All the Devils Are Here: How Shakespeare Invented

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Photo: Julieta Cervantes Review
Without a question, Patrick Page’s new solo outing “All the Devis are Here: How Shakespeare Invented the Villain,” now at the DR2, sounds very much like a semester-long college course. Or at least a serious, lengthy lecture. Well, here’s the first good bit of very good news: the show is barely 90 minutes long – and feels like it flies by in about 10 minutes because of how enraptured you will be.

Still, this cleverly crafted “monologue,” expertly directed by Simon Godwin, throws in just enough historical background, tidbits about Will’s life, and, most importantly, insights into why Shakespeare not only included so many “villains” in his pieces – as well as how they evolved over his 20-year career -- that the show earns its academic subtitle.

Even better, though, Page makes his commentary anything but “academic,” occasionally joking lightly with the audience, making apropos references to pop culture from “Star Trek” to “Star Wars” to, yep, “The Lion King,” and warning us, without truly scaring us, that there might be a psychopath sitting next to you. Indeed, much of the work revolves around the question of whether people (and specifically some of Shakespeare’s “villains”) are inherently evil – something foremost in many of our minds during these troubled times.

Still, as one might imagine, the play is the thing here – or specifically, the numerous monologues and dialogues Park has chosen to illustrate his points. What he does with these words is magical, but without using any of Prospero’s spells – or much of anything else. Indeed, he utilizes just a few props from Arnulfo Maldonado’s simple but attractive set, and his “costume changes” are nothing more than donning and doffing the upper layers of Emily Rebholz’s wardrobe of vests and shirts.

Instead, the magic is not only Page’s uncanny ability to switch voices in an instant – in one scene, he sounds like both Othello and Iago, with neither sounding anything like the other one, but, even more importantly, the intelligence and forethought he puts into each characterization. For example, I’ve seen my fair share of Iagos, most outrightly sinister, obviously envious, or even slightly insane. Page’s is a soft-spoken everyman, making his treacherous accusations against Othello’s wife, Desdemona, and loyal friend Cassio sound heartfelt, reasonable, and easily believable – which is the key to making that play work.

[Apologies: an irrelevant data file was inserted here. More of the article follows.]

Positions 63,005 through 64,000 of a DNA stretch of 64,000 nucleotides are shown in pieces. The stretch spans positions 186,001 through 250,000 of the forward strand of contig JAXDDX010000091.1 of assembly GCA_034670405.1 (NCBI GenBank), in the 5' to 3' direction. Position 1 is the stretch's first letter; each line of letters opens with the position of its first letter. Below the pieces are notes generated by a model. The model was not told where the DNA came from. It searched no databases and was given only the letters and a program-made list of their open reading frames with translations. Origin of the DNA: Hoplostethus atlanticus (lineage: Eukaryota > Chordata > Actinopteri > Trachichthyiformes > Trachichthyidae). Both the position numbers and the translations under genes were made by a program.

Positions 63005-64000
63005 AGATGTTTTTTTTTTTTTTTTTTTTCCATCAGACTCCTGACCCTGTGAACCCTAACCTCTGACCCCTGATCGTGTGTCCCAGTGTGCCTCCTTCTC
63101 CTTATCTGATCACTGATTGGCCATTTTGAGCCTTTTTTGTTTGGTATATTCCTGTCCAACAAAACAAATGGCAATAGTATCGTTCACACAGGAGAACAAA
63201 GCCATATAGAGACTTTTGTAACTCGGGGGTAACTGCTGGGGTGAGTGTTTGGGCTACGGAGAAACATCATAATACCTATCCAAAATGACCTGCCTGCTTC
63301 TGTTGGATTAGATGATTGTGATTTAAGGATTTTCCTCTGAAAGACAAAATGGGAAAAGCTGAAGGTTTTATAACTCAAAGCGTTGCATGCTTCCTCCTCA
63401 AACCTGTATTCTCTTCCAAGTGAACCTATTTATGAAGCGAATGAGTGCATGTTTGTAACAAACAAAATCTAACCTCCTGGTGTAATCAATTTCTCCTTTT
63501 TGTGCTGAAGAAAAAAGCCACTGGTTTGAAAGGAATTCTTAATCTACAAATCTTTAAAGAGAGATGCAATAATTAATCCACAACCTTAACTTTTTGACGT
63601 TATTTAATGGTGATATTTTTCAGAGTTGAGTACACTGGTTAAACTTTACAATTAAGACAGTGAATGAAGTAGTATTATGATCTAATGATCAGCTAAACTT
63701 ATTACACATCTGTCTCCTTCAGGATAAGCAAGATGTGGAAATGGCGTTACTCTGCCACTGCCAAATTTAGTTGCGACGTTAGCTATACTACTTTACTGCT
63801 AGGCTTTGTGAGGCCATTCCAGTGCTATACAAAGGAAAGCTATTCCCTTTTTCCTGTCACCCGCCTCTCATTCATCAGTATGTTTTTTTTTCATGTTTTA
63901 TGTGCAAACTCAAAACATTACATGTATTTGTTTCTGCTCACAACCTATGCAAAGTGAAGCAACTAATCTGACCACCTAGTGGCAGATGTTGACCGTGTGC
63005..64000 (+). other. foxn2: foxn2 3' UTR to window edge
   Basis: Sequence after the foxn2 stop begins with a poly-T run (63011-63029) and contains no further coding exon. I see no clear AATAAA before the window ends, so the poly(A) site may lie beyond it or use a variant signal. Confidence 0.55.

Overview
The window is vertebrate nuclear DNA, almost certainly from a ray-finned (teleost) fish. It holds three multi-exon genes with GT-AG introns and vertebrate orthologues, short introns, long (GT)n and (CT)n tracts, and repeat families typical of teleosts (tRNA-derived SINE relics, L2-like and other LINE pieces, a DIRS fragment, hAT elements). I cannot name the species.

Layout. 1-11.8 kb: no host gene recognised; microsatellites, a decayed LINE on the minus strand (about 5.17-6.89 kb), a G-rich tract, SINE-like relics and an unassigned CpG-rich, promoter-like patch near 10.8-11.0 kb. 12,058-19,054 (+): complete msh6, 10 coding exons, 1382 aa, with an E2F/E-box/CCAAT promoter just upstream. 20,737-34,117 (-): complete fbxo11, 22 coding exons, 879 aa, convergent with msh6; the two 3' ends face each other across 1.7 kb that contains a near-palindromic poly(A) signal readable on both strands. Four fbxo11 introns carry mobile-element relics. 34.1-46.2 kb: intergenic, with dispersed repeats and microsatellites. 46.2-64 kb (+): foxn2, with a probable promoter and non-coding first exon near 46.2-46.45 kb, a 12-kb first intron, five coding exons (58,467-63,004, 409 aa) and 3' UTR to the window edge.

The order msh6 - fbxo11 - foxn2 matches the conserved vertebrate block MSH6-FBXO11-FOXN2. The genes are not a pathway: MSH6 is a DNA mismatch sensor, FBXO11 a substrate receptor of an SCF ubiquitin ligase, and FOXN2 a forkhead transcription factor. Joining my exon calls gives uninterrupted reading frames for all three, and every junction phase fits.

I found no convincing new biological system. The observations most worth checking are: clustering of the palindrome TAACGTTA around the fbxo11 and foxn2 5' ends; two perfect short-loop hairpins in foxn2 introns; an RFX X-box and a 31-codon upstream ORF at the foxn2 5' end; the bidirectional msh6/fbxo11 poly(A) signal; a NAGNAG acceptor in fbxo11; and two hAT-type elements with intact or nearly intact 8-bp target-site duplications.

Indeed, his takes on many of Shakespeare’s best-known characters feel fresh. His Malvolio – the lovestruck, haughty servant of “Twelfth Night” – comes off as appropriately foolish and pompous, but not insufferable. He presents an utterly compelling take on the Jewish moneylender Shylock (who Shakespeare did intend to be the villain of “The Merchant of Venice”) as a man who knows what the world thinks of him and responds with the appropriate mixture of hurt and outrage. His Claudius (from “Hamlet”) really does appear to be a man of (momentary) conscience, making us understand why the Prince of Denmark hesitated to murder his unctuous uncle.

Both his Lady Macbeth and her husband – who bookend the show -- are clearly undone by their ambition and propped on by outside forces, while he shows us how Richard III, Edgar (from “King Lear”), and, yes, Prospero are all motivated by revenge, but also how their final acts and words in their plays are very different. All do evil deeds, but Page “proves” none are inherently evil.

Indeed, the result of “All the Devils Are Here” can be summarized by the reaction of my companion for the evening, a self-admitted non-Shakespeare lover who now wants to see Page flex his acting muscles (and, probably, his actual muscles) in a full production of one of the Bard’s works. I’m not sure I can think of any better compliment – or audience reaction -- than this one.

By Brian Scott Lipton

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Patrick Page

Open/Close Dates
Opening 10/16/2023
Closing 3/31/2024

Theatre Info
DR2 Theatre
103 East 15th Street
New York, NY 10003